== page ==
World’s Largest Batteries – (Pumped Storage)

World's Largest Batteries - (Pumped Storage)

Electricity faces a fundamental problem that comes with pretty much any product that provided on-demand: our ability to generate large amounts of it doesn’t match up that closely with when we need it. Wind and solar power are becoming more cost-effective, but they’ll always be unreliable and intermittent sources of energy. Retailers use warehouses to store goods between manufacturer and sale. Water utilities use tanks and reservoirs. But the storage of electricity for later use, especially on a large scale, is quite a bit more challenging. That’s why power grids are mostly real-time systems with generation ramped up or down to meet fluctuating demands instantaneously. That’s not to say that we don’t store energy at grid scale though, and there’ sone type of storage that makes up the vast majority of our current capacity.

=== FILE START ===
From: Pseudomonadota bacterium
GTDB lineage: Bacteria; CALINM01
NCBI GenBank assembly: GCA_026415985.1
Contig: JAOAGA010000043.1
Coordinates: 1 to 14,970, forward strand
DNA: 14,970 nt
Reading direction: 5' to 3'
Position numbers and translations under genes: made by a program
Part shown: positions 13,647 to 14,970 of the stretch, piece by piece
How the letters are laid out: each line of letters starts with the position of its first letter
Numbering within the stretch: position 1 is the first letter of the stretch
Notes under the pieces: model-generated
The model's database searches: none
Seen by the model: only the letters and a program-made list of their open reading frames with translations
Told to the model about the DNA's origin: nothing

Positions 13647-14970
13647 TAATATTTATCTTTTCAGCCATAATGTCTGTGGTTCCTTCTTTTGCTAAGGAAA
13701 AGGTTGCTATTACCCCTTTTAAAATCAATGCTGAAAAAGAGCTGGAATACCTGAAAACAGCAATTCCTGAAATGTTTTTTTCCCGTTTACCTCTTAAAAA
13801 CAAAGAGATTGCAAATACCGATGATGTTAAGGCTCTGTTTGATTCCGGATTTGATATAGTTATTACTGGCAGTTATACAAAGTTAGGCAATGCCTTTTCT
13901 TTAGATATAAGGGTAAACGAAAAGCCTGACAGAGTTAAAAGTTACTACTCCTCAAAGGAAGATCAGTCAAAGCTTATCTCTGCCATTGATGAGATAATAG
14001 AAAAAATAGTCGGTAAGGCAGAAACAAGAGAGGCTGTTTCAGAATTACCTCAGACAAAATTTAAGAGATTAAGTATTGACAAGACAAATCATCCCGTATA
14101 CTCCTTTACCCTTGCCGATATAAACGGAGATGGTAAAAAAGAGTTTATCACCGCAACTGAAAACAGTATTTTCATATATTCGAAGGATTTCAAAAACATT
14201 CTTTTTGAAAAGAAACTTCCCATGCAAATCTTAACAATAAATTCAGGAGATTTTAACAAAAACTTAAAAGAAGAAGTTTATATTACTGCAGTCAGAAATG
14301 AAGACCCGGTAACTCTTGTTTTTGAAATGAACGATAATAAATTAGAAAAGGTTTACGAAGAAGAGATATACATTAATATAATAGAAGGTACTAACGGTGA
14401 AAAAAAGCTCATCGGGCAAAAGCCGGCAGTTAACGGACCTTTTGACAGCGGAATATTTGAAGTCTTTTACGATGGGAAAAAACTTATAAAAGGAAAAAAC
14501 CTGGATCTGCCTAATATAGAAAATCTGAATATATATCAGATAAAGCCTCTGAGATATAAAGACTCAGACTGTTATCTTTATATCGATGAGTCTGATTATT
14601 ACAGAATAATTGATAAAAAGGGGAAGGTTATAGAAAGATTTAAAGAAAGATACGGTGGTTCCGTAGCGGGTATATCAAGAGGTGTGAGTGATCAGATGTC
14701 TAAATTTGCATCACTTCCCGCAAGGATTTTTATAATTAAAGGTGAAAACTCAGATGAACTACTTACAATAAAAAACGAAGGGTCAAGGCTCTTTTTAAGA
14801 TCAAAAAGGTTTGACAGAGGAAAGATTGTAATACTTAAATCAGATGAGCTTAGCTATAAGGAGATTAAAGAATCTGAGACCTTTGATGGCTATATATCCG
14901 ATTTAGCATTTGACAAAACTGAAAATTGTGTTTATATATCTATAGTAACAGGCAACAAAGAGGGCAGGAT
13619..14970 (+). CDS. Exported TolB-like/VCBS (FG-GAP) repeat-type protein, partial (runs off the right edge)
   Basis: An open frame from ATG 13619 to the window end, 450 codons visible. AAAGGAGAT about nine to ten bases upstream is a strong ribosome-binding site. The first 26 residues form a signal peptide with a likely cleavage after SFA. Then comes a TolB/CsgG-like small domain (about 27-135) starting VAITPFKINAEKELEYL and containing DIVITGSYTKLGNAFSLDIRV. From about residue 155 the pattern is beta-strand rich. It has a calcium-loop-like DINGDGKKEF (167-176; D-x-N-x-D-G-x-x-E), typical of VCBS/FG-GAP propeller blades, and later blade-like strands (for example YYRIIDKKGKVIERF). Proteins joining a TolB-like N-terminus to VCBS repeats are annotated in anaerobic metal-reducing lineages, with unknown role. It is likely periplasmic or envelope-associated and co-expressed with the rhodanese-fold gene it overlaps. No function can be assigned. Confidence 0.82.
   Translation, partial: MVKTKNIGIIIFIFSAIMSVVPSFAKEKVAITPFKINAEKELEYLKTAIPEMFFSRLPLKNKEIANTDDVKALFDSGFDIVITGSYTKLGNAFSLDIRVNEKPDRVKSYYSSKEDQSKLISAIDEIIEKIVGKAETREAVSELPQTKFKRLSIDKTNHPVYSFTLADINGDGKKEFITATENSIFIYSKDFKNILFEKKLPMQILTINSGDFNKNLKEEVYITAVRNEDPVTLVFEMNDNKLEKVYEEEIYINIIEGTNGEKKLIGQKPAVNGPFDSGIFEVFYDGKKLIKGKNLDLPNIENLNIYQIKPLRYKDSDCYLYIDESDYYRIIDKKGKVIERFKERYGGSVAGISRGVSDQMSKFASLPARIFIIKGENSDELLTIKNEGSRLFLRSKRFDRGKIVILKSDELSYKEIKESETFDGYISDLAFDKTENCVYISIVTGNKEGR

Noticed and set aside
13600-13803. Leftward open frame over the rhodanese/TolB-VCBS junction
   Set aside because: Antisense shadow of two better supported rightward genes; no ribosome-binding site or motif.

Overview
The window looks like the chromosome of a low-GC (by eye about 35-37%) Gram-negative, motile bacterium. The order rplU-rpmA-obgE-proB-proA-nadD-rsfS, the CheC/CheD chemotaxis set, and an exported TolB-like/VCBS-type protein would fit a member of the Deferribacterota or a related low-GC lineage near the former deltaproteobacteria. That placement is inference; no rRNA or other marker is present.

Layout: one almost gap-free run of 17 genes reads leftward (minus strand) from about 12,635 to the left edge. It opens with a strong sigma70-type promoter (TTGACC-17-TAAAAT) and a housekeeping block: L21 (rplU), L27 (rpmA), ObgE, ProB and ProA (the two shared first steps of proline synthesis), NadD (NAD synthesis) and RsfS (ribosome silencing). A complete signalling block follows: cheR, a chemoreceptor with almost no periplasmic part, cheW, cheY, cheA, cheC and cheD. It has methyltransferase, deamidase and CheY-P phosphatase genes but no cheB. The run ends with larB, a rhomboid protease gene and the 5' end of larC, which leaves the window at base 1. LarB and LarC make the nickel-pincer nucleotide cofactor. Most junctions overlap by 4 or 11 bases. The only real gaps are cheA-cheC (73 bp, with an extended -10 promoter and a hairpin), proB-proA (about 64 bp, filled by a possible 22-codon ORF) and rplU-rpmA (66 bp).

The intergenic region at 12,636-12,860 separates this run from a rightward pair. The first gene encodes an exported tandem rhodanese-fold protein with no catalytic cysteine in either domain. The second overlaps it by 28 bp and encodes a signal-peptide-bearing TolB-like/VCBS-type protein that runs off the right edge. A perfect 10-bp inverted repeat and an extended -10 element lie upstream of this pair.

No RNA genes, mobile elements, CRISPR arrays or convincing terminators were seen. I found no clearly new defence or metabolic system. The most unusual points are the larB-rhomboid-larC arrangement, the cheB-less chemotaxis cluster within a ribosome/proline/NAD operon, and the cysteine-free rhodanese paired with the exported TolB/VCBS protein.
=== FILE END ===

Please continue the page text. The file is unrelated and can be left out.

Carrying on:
In today’s episode, we’re talking about pumped hydroelectric storage. Although it’s a very convenient form of energy to produce, transmit, and use, electricity has some disadvantages. We’ve talked a little bit about variability in demand and generation capacity in previous videos of this series, but I’ll summarize again here. The fundamental problem is that we use electricity like this, with peaks in the morning and evening. But, we generate electricity differently. Fossil fuel and nuclear plants generally have a single capacity at which they run most efficiently with the occasional need to go offline for maintenance. Solar, of course, follows the amount of sunlight with some variability due to clouds. And wind follows weather patterns with potential for lots of variabilities. You may have heard of the duck curve, which is the name given to our electricity demand minus the contribution from solar. You end up with this funky curve representing the need for other sources of electricity. This creates a challenge because not only does solar power start to die away right when we need it most during peak demands in the evening, it also creates a much steeper demand curve, requiring grid operators to spin up other types of a generation more quickly.